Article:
Storm costs may hit APCO customers in 2014
CHARLESTON, W.Va. -- Appalachian Power customers' rates may increase next year to offset the nearly $100 million cost of both the derecho and Superstorm Sandy that swept through West Virginia last year.
Appalachian Power and Wheeling Power said Monday that they would not seek a rate increase in West Virginia this year. However, the company does plan to file a base rate case in the future, said Phil Moye, spokesman for Appalachian Power.
"The storm costs, that's the type of thing we would seek to recover in a base rate case, and we don't have plans to file a base rate case this year," Moye said. "It will likely be part of a future base rate case."
That would ultimately increase rates for customers, said Byron Harris, director of the state Public Service Commission's Consumer Advocate Division.
A company files a base rate case with the PSC if it is permitted to earn a profit, but they don't believe they are earning a sufficient profit, Harris said. The PSC looks at the company's costs and revenues to determine if a rate increase is necessary, he said.
"With the costs from Hurricane Sandy and the derecho, APCO is deferring on its books and will request recovery from those at some certain point," Harris said.
The June 29 windstorm caused more than 500,000 West Virginians -- 330,000 of them Appalachian Power customers -- to lose power. The damage cost the power company $71 million, said Charles Patton, president and chief operating officer for Appalachian Power, in a letter to the Gazette.
Sandy caused 182,000 outages and $27 million in damage, Patton said in the letter.
"While these expenses are legitimate costs of doing business, we do not expect to file an application with the Public Service Commission seeking rate recovery this year," Patton wrote.
Appalachian Power customers' rates have increased 50 percent in the past four years.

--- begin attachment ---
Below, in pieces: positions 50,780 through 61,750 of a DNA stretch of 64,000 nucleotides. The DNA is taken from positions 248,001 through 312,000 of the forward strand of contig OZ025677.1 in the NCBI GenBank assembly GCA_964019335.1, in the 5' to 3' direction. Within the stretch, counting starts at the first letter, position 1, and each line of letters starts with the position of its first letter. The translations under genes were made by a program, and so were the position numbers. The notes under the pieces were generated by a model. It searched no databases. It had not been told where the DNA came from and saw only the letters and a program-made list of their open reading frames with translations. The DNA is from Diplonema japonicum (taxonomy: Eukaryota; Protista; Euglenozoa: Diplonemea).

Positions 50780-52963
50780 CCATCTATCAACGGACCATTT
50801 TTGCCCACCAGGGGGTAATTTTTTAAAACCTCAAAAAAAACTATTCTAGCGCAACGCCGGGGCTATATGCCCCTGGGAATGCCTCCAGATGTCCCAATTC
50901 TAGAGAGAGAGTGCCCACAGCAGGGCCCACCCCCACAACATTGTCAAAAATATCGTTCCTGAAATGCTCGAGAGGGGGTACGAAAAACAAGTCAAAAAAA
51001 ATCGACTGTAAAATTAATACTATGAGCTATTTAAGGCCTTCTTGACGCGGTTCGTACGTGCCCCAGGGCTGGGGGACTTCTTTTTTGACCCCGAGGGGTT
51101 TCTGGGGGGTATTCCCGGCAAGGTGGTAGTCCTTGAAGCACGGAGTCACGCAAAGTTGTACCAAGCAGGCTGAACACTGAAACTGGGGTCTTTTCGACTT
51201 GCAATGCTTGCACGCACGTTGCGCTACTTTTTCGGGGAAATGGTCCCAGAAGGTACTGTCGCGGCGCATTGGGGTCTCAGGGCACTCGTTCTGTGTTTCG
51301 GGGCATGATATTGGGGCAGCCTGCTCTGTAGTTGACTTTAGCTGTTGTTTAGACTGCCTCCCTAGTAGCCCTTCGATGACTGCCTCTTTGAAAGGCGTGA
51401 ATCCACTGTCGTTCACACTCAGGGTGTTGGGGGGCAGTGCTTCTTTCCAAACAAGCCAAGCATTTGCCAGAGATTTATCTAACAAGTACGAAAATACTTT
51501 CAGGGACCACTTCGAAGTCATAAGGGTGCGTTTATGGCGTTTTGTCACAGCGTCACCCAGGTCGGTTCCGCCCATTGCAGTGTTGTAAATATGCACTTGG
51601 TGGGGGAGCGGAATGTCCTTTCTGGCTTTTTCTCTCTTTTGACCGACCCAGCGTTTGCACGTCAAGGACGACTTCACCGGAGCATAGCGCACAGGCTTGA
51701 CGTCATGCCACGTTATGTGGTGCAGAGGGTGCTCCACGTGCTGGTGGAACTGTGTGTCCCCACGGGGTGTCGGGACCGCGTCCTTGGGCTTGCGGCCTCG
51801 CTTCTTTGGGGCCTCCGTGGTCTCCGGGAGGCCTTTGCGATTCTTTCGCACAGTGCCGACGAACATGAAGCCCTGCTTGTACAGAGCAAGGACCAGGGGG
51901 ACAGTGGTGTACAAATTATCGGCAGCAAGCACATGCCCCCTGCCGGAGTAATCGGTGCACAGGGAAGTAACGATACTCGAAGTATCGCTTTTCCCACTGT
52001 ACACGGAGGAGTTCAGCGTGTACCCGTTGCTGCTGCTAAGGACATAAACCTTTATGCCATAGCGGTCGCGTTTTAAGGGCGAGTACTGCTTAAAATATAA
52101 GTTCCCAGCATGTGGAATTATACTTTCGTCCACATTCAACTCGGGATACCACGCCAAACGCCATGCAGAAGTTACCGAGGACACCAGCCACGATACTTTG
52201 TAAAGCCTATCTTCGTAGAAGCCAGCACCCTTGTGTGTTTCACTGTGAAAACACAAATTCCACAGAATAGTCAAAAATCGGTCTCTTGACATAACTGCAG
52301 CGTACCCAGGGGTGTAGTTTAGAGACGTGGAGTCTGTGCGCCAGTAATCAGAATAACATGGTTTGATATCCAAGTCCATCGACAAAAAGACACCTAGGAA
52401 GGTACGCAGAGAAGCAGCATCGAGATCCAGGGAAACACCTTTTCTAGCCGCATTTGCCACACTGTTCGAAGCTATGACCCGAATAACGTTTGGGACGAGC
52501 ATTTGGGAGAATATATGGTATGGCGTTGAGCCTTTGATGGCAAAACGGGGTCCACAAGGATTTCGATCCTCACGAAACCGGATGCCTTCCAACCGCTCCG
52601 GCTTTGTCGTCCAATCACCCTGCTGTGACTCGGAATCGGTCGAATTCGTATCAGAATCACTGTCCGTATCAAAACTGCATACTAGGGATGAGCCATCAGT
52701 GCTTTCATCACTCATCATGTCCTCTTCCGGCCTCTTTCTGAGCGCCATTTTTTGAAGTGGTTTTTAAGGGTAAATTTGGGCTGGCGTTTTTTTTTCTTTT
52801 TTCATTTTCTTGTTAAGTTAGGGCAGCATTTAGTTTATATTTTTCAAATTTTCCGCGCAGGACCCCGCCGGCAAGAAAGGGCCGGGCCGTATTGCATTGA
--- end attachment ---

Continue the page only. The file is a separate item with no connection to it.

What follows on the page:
In December 2009, a winter storm left 237,000 West Virginia customers without power.
Appalachian Power initially proposed a 17 percent rate hike in May 2010 for residential customers to recover about $155.5 million the company spent during the storm, as well as recouping higher costs to maintain and improve power plants, substations and transmission lines.
As part of a settlement with the PSC's Consumer Advocate Division and the power company's largest customers, Appalachian Power lowered the increase to 5.36 percent and $60 million in revenue in December 2010.
State regulators modified that settlement agreement and residential rates increased by 4.6 percent on March 31, 2011.
That previous rate increase will generate an additional $51 million in revenue for Appalachian Power and Wheeling Power. Both are subsidiaries of American Electric Power.
Appalachian Power spent more than $18 million during the December 2009 winter storm, which the company will pay down over the next seven years.
Patton told the Gazette in a July 2012 interview, "History has shown that we have gone to the commission in instances like this."
Harris said if it weren't for AEP's desire to transfer ownership of its coal-fired plants -- John Amos, near St. Albans, and Mitchell, near Moundsville -- to Appalachian Power, "there is no question that rates would be going down."
"Their proposal is, 'Oh, we'll keep rates where they are and that would pay for Mitchell and Amos,' which [the PSC] hasn't decided we would take yet," Harris said.
Patton wrote in the letter that the transfer of the coal-fired plants "is not expected to have a significant impact on rates."
"This transfer allows us to move from being a renter to an owner," Patton wrote. "It is the least-cost, least-risk option to meet our power generation needs."
Reach Megan Workman at email@example.com or 304-348-5113.